What you should know about the Ford EcoBoost engine
The EcoSport is easily one of the most awaited cars in recent history. Our market has evolved to the point that it still demands small and efficient vehicles but not at the expense of comfort, luxury and prestige of ownership. And that's why the compact SUV is the average buyer's new aspiration. They're compact, affordable, well suited to our road conditions and most importantly have the feel good factor of driving an SUV that we Indians so love. But then again just making cars smaller isn't enough, the drivetrain needs to follow suit. Of course downsizing cannot be at the cost of performance and the 1.0-litre EcoBoost is an excellent lesson in how to get more from less.
First some hard facts. This is a 999cc, three cylinder petrol engine. That's about the same cubic capacity and number of cylinders as the sprightly little K10 series engine you'd find under the hood of an Alto K10 or an A-Star. The K10 itself is quite a technologically up-to-date engine and it makes a decent 68PS. The little EcoBoost in comparison belts out an astonishing 125PS all while being as efficient as its size would suggest! It truly is a giant killer but there's a lot of tech that's gone into making it the surprising powerhouse that it is.
The engine truly is tiny. The entire block has a footprint the size of a sheet of A4 paper. Unlike most modern engines its cast in iron, not aluminum. Ford found that iron did the job perfectly well at such a small size without too much of an offset in weight. Turbo charging plays a major role in producing big power from small capacity. The EcoBoost features an innovative exhaust manifold design which allows for exhaust gases to be water cooled. What it also allows for is the small, low inertia turbo to be bolted directly to the head. The benefits of having such a small turbo is that it spools up easily providing for good low end power, a strong midrange and minimal lag. Direct injection, another technology seen on the latest petrol engines helps improve combustion efficiency resulting in better performance as well as improved efficiency by providing a denser and cooler fuel to air ratio. Variable valve timing controls both the intake and exhaust cams. The camshaft belt runs in oil for better heat management and lower running acoustics. Ford has engineered a dual cooling system that has separate thermostats for the cylinder head and block to allow for a quicker warm-up. One of the big drawbacks of the three cylinder engine layout is vibrations. Most manufacturers resort to using balancing shafts to smoothen out the engines inherent harshness but Ford has instead used an unbalanced flywheel and crank pulley to offset the engine's vibration and harshness. Does it all work?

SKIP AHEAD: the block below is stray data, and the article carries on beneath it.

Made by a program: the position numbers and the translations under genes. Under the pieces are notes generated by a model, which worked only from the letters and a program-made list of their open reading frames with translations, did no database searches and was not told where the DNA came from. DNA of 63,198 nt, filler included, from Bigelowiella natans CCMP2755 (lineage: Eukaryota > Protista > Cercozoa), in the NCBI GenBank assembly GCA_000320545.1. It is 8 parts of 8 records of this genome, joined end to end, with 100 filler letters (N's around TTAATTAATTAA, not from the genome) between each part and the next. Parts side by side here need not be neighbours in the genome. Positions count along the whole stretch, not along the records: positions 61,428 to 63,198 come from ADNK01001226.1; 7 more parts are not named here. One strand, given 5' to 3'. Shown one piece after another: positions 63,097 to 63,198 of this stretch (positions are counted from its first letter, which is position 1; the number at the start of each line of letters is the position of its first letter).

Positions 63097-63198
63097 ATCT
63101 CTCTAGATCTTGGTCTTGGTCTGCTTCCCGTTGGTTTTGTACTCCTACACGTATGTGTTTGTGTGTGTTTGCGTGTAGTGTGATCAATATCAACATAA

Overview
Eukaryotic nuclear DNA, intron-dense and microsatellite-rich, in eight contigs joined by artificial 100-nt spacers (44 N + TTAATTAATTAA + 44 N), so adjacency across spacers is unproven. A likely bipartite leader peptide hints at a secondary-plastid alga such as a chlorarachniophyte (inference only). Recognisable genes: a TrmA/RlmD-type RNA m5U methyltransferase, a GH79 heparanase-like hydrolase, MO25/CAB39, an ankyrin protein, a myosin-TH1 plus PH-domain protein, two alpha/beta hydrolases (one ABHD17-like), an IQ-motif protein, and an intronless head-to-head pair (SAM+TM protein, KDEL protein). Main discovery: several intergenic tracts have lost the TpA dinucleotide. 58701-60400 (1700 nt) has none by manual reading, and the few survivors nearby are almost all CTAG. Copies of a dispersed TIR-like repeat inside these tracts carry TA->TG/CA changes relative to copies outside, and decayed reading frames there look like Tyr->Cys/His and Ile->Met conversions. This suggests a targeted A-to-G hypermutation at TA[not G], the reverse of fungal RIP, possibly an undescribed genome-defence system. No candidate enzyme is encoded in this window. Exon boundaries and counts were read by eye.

Our European contributing editor Ray Hutton has already driven the Ford Focus with the 1.0-litre EcoBoost and he was mighty impressed. The engine is as smooth if not smoother than the old 1.6-litre 4-cylinder motor it replaces in Europe. It produces the same power and more torque (170Nm) which peaks at a very low 1700rpm. Ford claims performance on par with the 1.6 but massive efficiency gains. In fact they say that driven carefully the EcoBoost can return upto 20kmpl. Now that's really having your cake and eating it too. We will be driving the EcoSport very shortly and you can read all about it in about a week's time. If the car turns out to be as good as it sounds on paper it will have been worth the (very) long wait.